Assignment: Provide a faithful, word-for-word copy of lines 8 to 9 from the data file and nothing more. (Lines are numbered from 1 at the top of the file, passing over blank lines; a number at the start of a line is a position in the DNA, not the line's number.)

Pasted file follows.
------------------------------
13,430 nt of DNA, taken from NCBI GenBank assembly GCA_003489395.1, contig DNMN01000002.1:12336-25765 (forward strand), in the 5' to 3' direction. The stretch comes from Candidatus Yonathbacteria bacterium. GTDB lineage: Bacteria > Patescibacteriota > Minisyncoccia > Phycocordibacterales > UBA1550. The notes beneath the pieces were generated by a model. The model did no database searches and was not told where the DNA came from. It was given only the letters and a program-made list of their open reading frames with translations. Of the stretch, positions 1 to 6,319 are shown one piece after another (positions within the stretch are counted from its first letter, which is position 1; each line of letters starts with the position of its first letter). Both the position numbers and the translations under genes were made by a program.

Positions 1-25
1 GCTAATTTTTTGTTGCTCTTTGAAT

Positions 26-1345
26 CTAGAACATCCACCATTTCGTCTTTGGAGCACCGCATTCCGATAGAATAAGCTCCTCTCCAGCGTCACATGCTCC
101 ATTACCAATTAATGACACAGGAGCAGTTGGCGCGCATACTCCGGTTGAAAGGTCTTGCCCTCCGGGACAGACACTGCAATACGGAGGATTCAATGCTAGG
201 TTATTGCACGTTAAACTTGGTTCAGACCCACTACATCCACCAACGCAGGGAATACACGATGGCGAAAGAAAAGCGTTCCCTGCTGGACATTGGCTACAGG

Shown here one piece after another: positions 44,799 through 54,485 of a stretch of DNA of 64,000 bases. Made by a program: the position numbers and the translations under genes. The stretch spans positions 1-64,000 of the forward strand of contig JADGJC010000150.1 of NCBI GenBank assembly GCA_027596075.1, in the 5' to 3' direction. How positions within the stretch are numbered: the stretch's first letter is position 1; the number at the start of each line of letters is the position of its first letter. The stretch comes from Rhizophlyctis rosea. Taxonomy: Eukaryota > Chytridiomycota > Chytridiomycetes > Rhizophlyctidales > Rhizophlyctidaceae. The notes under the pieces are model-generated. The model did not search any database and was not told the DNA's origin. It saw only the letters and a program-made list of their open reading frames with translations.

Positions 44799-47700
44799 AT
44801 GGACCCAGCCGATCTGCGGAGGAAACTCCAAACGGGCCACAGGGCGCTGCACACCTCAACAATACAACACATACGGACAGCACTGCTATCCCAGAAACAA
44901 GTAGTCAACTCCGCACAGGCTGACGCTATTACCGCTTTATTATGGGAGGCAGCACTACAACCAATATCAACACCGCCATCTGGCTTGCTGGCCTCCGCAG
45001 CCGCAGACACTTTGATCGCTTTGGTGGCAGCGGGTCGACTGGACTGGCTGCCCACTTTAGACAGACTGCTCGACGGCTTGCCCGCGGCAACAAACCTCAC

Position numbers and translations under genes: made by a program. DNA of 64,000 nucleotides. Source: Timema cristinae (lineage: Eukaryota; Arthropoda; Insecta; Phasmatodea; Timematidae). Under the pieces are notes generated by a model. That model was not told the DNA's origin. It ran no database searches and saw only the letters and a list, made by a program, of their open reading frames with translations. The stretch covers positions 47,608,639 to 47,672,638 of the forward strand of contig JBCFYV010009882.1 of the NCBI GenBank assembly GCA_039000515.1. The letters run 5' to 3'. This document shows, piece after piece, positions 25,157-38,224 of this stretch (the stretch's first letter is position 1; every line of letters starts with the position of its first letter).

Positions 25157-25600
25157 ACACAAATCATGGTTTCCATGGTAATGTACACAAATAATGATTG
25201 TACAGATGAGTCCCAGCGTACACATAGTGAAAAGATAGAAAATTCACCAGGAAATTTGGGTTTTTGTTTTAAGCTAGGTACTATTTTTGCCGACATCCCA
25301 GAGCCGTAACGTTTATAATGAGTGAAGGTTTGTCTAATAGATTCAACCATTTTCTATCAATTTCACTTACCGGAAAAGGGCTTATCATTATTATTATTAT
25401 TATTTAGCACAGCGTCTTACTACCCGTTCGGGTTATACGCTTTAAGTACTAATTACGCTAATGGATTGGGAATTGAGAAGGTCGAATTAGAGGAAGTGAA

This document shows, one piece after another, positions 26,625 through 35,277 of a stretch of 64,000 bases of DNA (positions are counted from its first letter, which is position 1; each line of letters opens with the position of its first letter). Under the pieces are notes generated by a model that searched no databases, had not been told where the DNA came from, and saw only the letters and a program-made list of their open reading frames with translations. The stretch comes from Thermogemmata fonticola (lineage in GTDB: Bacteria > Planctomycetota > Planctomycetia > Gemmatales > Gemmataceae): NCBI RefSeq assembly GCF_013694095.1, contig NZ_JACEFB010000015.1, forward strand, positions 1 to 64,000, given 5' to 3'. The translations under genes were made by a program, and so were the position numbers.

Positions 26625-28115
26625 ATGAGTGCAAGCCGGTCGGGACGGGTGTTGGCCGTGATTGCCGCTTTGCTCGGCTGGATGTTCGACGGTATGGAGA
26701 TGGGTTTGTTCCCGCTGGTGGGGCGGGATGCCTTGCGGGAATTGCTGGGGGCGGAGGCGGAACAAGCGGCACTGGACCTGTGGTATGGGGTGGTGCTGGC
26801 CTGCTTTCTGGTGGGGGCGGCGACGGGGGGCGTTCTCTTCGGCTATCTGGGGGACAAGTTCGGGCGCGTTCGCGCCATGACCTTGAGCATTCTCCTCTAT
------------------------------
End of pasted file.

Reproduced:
Shown here one piece after another: positions 44,799 through 54,485 of a stretch of DNA of 64,000 bases. Made by a program: the position numbers and the translations under genes. The stretch spans positions 1-64,000 of the forward strand of contig JADGJC010000150.1 of NCBI GenBank assembly GCA_027596075.1, in the 5' to 3' direction. How positions within the stretch are numbered: the stretch's first letter is position 1; the number at the start of each line of letters is the position of its first letter. The stretch comes from Rhizophlyctis rosea. Taxonomy: Eukaryota > Chytridiomycota > Chytridiomycetes > Rhizophlyctidales > Rhizophlyctidaceae. The notes under the pieces are model-generated. The model did not search any database and was not told the DNA's origin. It saw only the letters and a program-made list of their open reading frames with translations.

Positions 44799-47700